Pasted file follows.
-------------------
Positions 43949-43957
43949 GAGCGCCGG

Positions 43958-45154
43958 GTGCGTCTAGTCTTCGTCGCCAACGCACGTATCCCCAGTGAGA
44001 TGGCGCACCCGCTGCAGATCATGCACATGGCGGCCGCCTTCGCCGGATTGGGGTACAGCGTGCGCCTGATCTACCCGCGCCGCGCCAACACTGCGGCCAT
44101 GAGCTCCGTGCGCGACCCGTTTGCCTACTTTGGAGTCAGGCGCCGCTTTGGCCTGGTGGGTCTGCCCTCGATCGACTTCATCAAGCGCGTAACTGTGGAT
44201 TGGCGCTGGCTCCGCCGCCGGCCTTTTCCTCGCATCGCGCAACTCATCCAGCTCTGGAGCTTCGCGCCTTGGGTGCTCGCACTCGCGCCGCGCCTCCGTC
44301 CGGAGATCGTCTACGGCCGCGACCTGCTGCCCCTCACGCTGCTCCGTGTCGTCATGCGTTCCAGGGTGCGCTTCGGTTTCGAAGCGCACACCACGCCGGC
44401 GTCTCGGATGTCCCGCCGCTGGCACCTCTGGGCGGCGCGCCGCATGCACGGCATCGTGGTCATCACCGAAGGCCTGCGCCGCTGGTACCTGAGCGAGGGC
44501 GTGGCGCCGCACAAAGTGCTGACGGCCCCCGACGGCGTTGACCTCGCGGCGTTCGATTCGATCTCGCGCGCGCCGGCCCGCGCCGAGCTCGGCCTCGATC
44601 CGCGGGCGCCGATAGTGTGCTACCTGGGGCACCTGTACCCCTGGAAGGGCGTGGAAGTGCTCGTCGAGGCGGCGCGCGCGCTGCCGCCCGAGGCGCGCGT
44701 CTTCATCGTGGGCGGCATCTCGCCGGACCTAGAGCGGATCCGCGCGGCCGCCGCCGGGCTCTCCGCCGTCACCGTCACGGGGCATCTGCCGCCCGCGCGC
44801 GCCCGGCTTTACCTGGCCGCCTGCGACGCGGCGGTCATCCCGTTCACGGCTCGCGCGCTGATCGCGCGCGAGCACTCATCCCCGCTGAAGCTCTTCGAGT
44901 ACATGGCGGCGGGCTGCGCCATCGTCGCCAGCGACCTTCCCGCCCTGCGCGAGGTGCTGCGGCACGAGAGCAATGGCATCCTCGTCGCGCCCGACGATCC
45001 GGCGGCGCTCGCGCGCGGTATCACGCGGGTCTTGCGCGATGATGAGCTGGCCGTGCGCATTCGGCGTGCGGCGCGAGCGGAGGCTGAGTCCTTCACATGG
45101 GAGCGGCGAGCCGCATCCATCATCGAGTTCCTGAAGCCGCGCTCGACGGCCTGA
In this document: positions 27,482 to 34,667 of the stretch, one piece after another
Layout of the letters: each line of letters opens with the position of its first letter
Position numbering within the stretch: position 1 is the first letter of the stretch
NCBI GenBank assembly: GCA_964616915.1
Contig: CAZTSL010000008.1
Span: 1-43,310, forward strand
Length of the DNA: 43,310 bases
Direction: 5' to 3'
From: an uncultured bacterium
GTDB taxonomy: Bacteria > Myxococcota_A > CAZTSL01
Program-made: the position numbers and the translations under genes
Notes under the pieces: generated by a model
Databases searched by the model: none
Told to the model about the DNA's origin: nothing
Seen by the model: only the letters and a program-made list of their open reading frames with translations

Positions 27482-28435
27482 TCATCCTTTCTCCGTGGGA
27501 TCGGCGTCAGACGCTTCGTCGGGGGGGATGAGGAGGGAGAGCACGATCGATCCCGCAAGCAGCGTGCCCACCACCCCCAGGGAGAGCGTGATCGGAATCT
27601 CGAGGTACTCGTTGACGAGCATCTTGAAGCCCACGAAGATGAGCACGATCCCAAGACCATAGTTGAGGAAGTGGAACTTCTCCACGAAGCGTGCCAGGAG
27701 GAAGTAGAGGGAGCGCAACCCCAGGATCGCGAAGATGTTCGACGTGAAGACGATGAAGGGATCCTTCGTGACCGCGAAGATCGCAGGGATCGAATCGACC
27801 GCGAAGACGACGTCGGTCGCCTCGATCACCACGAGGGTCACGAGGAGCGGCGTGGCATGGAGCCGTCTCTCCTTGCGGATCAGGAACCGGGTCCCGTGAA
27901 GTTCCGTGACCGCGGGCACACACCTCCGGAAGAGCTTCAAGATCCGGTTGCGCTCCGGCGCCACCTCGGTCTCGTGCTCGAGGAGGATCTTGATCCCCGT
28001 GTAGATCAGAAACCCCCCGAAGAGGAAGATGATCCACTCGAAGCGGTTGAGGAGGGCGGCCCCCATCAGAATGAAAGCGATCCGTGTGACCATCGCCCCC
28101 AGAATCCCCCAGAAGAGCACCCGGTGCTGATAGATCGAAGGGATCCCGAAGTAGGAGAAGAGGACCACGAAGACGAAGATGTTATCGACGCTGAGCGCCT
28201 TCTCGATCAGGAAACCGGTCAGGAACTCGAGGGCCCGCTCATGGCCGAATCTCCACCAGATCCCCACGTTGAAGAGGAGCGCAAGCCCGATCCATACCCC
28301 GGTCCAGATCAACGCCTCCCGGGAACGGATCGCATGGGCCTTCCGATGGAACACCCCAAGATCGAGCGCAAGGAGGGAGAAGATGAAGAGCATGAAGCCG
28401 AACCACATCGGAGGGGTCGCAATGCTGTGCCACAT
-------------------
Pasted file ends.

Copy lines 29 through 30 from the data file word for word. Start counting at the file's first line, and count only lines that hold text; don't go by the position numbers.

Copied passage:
Databases searched by the model: none
Told to the model about the DNA's origin: nothing